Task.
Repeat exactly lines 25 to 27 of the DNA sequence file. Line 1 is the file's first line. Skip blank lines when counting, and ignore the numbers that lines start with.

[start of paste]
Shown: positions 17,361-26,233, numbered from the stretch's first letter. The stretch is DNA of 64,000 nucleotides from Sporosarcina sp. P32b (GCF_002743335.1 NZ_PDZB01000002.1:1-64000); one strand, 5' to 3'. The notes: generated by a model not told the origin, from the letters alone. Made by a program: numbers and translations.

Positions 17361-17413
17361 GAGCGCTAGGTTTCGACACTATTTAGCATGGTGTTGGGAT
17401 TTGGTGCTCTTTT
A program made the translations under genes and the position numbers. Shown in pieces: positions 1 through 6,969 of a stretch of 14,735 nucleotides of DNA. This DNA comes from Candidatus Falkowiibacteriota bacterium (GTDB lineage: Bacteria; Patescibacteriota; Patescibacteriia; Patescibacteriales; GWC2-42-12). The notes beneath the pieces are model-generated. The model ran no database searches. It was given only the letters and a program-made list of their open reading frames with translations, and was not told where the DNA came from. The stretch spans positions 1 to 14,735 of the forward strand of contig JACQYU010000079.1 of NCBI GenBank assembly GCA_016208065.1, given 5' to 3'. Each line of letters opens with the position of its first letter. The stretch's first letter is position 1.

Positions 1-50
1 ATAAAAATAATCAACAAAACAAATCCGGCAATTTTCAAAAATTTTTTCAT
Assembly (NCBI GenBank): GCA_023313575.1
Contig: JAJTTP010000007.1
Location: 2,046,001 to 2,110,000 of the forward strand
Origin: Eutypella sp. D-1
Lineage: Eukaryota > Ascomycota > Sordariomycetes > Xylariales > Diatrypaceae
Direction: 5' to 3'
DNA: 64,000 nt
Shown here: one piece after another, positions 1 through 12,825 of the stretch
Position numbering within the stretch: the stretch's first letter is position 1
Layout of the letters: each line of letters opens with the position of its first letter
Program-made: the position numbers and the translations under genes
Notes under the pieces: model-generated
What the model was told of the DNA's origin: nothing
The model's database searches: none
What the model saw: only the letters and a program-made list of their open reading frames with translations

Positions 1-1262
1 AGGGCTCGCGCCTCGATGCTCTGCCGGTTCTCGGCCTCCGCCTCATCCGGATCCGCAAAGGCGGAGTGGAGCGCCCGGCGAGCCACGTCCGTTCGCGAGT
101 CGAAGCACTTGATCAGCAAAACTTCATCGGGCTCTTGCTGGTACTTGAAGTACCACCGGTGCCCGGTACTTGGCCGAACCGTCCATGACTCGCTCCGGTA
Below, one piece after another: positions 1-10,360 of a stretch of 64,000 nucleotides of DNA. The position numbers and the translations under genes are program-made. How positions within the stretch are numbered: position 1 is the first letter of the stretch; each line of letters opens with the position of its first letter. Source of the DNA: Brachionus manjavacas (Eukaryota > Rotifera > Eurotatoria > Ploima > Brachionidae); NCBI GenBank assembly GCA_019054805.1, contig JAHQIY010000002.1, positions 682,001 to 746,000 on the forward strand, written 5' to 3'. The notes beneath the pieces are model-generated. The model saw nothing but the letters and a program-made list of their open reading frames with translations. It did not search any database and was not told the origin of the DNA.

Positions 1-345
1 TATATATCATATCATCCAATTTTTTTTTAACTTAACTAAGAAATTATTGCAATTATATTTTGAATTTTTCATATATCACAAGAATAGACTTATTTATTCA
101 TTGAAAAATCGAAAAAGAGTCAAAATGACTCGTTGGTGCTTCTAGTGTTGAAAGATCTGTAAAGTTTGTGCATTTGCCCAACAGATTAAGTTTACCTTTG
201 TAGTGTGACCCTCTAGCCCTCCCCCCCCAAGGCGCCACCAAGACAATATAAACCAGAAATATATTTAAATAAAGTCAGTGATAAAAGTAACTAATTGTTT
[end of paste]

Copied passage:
101 CGAAGCACTTGATCAGCAAAACTTCATCGGGCTCTTGCTGGTACTTGAAGTACCACCGGTGCCCGGTACTTGGCCGAACCGTCCATGACTCGCTCCGGTA
Below, one piece after another: positions 1-10,360 of a stretch of 64,000 nucleotides of DNA. The position numbers and the translations under genes are program-made. How positions within the stretch are numbered: position 1 is the first letter of the stretch; each line of letters opens with the position of its first letter. Source of the DNA: Brachionus manjavacas (Eukaryota > Rotifera > Eurotatoria > Ploima > Brachionidae); NCBI GenBank assembly GCA_019054805.1, contig JAHQIY010000002.1, positions 682,001 to 746,000 on the forward strand, written 5' to 3'. The notes beneath the pieces are model-generated. The model saw nothing but the letters and a program-made list of their open reading frames with translations. It did not search any database and was not told the origin of the DNA.

Positions 1-345